Two other hotspots for those hoping to discover an eclectic mix of stores and foods are 30th Avenue and Broadway, which run parallel in an east-west direction. Ditmars Boulevard, situated farther north, is quieter but offers its own sampling of international shopping and cuisine. Theater lovers can indulge their passion at the Astoria Performing Arts Center (APAC) on 33rd Street, a not-for-profit organization presenting original and classic theatrical works.
The Greater Astoria Historical Society holds walking tours of Old Astoria, where restored pre-Civil War mansions, charming cottages, old churches, and colonial family cemeteries dot the streets as testaments to the past. Farther north is an area some residents refer to as Ditmars, the core of Greek Astoria. New York City has the largest Greek population outside of Athens, and those Greeks who don't live in Astoria flock to the neighborhood for the culture, most evident in Ditmars. Greek may be heard as often as English along Ditmars Boulevard, and Greek banks, newspapers, radio and television stations, restaurants, and Orthodox churches contribute to this area's special flavor. Even the MetroCard vending machines in some stations have instructions in Greek.
Ditmars was named after Abram Ditmars, who became the first mayor of Long Island City in 1870, and it is home to the 66-acre Astoria Park, with a solar-heated bathhouse and a pool in which the Olympic swimming trials were held in 1936. Founded in 1913 (and expanded twice) in a prescient effort to save some of the East River shoreline for the public, Astoria Park offers breathtaking views of the Triborough Bridge and the Manhattan skyline. Ditmars also boasts the last surviving outdoor beer garden in New York City: Bohemian Hall and Beer Garden on 24th Avenue. Construction of the landmark began in 1910, funded by the Bohemian Citizens' Benevolent Society, a Czech-Slovak organization formed in 1892.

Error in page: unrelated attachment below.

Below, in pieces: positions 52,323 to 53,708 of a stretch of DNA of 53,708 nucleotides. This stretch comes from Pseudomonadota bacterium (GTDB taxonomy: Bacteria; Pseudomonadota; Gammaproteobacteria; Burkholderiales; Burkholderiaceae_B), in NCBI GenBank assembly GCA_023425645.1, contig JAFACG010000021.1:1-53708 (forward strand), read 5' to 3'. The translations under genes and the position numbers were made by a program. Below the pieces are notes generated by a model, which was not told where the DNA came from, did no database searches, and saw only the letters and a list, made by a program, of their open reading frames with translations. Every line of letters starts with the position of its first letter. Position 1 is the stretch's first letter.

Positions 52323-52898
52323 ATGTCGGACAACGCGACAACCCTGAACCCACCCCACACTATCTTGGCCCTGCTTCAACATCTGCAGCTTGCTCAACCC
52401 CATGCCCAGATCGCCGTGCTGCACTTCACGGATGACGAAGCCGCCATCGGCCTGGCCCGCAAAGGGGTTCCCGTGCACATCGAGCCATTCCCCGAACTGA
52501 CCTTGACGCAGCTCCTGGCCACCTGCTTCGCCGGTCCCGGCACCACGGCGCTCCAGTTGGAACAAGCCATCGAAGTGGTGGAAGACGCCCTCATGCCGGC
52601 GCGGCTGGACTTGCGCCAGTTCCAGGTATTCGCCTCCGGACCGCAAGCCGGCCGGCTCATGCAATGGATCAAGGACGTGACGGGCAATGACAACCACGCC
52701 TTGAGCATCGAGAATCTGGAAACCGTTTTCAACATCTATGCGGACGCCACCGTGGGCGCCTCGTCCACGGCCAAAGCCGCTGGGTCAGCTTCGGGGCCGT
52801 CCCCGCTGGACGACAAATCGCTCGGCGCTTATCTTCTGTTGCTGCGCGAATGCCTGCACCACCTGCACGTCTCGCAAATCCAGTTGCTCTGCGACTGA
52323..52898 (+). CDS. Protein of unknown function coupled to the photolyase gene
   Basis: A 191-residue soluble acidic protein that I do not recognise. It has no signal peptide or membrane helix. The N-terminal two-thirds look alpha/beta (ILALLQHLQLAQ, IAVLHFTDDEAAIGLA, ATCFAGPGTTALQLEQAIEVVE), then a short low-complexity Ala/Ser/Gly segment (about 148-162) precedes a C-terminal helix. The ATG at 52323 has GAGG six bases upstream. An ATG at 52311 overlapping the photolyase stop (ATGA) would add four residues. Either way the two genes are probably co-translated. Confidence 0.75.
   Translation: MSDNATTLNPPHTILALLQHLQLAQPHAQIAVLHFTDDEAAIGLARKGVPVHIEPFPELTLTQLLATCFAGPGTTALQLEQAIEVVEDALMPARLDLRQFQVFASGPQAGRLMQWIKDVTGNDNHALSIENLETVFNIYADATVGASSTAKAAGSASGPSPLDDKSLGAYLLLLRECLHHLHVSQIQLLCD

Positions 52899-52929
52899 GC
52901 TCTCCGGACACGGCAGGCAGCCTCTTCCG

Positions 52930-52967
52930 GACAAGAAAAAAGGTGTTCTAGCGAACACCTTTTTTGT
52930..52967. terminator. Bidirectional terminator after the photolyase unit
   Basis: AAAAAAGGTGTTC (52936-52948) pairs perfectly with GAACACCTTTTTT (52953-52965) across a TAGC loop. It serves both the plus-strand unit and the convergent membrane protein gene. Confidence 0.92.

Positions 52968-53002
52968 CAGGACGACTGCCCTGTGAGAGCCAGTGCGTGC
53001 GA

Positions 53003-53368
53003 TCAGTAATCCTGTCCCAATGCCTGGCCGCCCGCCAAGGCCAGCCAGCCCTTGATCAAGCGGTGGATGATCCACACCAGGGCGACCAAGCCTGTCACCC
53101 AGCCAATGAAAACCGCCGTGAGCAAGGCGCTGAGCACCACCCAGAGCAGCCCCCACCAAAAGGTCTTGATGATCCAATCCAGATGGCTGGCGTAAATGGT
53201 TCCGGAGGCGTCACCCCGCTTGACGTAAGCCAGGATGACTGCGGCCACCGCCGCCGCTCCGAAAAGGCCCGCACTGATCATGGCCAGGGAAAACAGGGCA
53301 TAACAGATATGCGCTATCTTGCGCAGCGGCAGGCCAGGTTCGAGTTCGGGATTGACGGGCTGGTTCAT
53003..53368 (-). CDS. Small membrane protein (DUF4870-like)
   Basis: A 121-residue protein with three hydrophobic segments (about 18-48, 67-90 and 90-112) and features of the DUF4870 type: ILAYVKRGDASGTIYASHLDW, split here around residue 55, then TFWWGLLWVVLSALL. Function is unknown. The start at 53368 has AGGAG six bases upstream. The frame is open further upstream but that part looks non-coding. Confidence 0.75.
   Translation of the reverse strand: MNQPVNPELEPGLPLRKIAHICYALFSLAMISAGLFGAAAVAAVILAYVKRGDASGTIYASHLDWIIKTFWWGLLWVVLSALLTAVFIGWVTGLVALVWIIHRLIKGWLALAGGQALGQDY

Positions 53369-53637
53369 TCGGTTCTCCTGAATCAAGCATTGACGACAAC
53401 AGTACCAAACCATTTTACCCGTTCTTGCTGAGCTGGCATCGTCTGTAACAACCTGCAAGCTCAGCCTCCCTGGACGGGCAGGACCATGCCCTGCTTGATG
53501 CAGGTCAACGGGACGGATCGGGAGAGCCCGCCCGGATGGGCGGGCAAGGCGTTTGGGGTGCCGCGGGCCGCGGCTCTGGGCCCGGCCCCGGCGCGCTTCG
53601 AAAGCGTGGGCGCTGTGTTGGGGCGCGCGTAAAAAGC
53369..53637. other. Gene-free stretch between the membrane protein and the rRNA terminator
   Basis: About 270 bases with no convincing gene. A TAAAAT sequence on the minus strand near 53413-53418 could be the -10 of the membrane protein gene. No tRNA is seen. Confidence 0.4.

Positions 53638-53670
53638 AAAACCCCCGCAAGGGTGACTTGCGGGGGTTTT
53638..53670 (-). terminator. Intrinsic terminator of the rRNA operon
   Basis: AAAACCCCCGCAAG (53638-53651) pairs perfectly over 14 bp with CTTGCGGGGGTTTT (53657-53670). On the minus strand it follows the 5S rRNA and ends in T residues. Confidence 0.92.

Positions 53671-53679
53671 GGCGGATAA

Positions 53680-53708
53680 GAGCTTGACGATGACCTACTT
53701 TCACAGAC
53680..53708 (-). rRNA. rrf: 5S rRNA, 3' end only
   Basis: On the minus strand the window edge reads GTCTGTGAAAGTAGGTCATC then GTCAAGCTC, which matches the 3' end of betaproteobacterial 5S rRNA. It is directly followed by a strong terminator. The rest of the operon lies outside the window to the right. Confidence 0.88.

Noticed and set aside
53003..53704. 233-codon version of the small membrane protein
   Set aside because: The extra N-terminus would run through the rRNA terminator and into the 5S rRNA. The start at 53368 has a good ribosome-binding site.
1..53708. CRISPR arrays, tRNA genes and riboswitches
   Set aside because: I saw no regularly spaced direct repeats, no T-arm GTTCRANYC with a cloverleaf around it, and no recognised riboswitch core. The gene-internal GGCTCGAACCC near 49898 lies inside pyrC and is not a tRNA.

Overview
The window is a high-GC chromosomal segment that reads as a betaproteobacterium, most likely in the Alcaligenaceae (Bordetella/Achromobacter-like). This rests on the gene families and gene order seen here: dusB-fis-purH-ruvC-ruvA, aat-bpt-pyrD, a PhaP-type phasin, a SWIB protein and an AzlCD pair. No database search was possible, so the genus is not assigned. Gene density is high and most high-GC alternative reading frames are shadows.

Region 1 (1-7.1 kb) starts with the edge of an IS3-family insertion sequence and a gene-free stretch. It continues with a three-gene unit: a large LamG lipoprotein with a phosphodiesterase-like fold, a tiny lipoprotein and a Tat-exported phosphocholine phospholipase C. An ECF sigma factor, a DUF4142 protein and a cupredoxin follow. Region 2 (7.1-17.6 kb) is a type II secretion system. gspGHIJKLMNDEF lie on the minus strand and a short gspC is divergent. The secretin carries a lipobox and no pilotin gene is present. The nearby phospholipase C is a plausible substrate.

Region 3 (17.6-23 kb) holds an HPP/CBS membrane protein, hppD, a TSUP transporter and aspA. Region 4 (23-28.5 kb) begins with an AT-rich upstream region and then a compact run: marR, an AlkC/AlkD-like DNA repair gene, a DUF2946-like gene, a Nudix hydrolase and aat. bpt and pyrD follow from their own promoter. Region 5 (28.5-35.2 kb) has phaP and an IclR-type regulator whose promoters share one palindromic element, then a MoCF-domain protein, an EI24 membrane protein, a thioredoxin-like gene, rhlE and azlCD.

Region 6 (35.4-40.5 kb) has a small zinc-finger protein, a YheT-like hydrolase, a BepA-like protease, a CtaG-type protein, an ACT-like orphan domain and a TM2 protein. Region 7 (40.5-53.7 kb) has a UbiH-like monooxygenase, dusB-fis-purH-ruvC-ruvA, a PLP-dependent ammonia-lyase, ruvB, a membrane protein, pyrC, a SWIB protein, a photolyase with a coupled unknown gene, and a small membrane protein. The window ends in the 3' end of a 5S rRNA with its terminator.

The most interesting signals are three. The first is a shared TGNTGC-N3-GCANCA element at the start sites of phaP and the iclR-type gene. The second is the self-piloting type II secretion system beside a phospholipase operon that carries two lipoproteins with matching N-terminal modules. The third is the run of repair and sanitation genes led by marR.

Nestled within Ditmars is a small but distinct area known as Steinway. The German Steinway family, famous for its piano manufacturing company Steinway & Sons, developed this part of Astoria beginning in 1877. They built a company town, consisting of a factory complex, homes for employees, a post office, a library, and other amenities-and along the waterfront, an enclosed dock and basin for keeping wet the logs that were needed to make their famous pianos. Today the company employs more than 500 people within its 11-acre site, and remnants of the original Steinway Village can be found throughout the area. One intact example is the Steinway Reformed Church on 41st Street and Ditmars Boulevard. On 20th Avenue and 41st Street is a group of two-story neo-Greco- and Italianate-style brick houses, built before 1880 for company employees. The Steinway family mansion, still standing today, was built in 1856 to resemble an Italian villa. Also in Steinway is the Lawrence Cemetery, a New York City landmark on 20th Road and 35th Street, which has ninety-one monuments, some dating as far back as 1751.
On the outskirts of Astoria, at 34-12 36th Street, is Kaufman Astoria Studios, built in 1920 to serve the new film industry. This 14-acre complex of sound stages and production offices is today headquarters for Lifetime Television and WFAN Radio. The Museum of the Moving Image, which screens films and other works from its collection of film, television, and other moving image-related artifacts as well as offering educational and interpretive programs, is situated nearby. But for an authentic cultural treat, there's nothing like street theater. People-watching is a wonderful source of entertainment while sipping a cup of coffee at Omonia Café on Broadway or any other local café or bakery-there are plenty to choose from in this lively neighborhood.